Pubdate: Wed, 27 Apr 2016
Source: Atlanta Journal-Constitution (GA)
Copyright: 2016 The Atlanta Journal-Constitution
Author: Craig Schneider


Governor Expected to Sign Proposals Backed by Justice Reform Panel.

The change could help some 6,600 Georgians rejected each year for 
food stamps because they are convicted drug felons, according to 
research by the Georgia Budget and Policy Institute.

Every time Norvell Lawhorne applied for food stamps, he was turned 
down because he was a convicted drug felon. That conviction has made 
it harder to find a job, housing and even food. He now makes his bed 
in an Atlanta homeless shelter.

He's excited that Gov. Nathan Deal plans to sign a bill today to lift 
the lifetime ban on food stamps for convicted drug felons. He 
believes it will give him a chance to get back on his feet.

"It's excellent news for me," said Lawhorne, 54, who said he was 
convicted of possession of cocaine a few years ago and served about 
six months. "It will help me with food. I won't have to wait on lines 
for the churches to feed me."

Georgia was among the last handful of states using the lifetime ban 
adopted by the federal government in 1996. The federal government 
allows states to bow out of the ban and many already have. The 
Georgia measure is among a series of proposals by Deal's Council on 
Criminal Justice Reform. Deal is expected today to sign a package of 
those proposals, which also include changes to allow first-time 
offenders a chance to seal their court records. The food stamp 
measure reflects the changing mindset in recent years regarding the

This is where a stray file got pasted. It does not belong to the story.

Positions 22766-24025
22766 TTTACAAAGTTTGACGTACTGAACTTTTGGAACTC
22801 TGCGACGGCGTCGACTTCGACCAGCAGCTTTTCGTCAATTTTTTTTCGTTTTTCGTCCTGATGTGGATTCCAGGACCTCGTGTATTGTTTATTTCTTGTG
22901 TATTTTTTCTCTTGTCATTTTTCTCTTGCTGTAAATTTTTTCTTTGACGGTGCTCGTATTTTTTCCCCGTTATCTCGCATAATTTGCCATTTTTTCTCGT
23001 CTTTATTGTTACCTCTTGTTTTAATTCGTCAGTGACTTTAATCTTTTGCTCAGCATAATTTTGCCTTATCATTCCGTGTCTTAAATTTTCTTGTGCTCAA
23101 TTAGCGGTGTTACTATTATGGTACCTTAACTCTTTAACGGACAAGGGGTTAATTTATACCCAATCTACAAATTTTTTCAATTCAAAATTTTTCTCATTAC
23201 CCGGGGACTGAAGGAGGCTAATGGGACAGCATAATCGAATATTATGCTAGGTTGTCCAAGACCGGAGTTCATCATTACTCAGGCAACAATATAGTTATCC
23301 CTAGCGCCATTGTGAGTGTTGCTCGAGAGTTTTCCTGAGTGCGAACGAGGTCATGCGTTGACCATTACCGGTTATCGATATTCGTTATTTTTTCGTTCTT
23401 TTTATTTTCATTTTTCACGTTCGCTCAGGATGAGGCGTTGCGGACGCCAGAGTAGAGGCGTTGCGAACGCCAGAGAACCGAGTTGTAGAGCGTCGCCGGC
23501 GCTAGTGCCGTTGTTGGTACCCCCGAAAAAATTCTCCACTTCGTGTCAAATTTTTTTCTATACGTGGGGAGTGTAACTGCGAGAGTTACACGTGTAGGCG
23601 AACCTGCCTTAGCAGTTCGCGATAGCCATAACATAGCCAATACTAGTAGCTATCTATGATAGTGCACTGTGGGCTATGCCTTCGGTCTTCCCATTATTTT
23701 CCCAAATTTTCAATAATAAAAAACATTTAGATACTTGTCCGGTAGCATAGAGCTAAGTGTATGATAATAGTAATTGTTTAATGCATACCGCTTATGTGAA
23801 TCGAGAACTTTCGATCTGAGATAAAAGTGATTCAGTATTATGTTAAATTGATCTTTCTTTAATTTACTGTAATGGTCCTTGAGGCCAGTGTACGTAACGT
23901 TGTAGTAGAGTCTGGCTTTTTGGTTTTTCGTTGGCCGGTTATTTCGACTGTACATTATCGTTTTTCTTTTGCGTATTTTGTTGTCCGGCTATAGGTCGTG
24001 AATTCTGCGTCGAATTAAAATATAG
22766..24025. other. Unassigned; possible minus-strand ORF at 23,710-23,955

harsh punishments on nonviolent drug offenses. Georgia is among 
numerous states who have lessened penalties, due to new thoughts on 
rehabilitating criminals and the great costs of housing a multitude 
of such prisoners.

The measure even received a nod from the president of the fiscally 
conservative Georgia Public Policy Foundation.

"I do believe that if people have served their sentence, they should 
be able to re-integrate into society," Kelly McCutchen said.

Still, McCutchen worries that some of these offenders could start 
collecting food stamps and not work at becoming productive citizens.

"Any government welfare program should focus on temporary assistance, 
and should have work requirements attached to it," he said.

Already, there have been efforts in Georgia to put in place work 
mandates for able-bodied food stamp recipients.

Thomas Worthy, co-chair of the criminal justice reform council, said 
the old food stamp law was passed as part of a "get-tough-on-crime, 
three-strikes-you're-out mentality." But more recent studies show 
that mentality doesn't work. Granting these offenders access to food 
stamps will help them re-integrate into society, he said, and help 
them avoid landing back behind bars.

The change could help some 6,600 Georgians rejected each year for 
food stamps because they are convicted drug felons, according to 
research by the Georgia Budget and Policy Institute. That could mean 
an additional $10.4 million in federal dollars coming to Georgia's 
food stamp program. Food stamps are funded with federal money.

Drug offenders were held to an unfair standard under the law, social 
service advocates say. They noted that people convicted of robbery, 
burglary or murder can collect food stamps, so long as they abide by 
their parole or probation conditions.

Lawhorne said,"You got all these people out here able to get food 
stamps, and they've been charged with worse crimes."

The food stamp measure sailed through the state General Assembly with 
hardly any opposition. It has been endorsed by the Prosecuting 
Attorneys Council of Georgia.

Having access to food is an important first step for a person 
emerging from incarceration, said Marissa Dodson of the Southern 
Center for Human Rights. Without food stamps, they can become a 
burden on family, and even fall back into crime or old drug habits.

Having food stamps, Lawhorne said, "will give me something I can 
contribute if I move in with someone. It will help me with food. ... 
That will be beautiful." 
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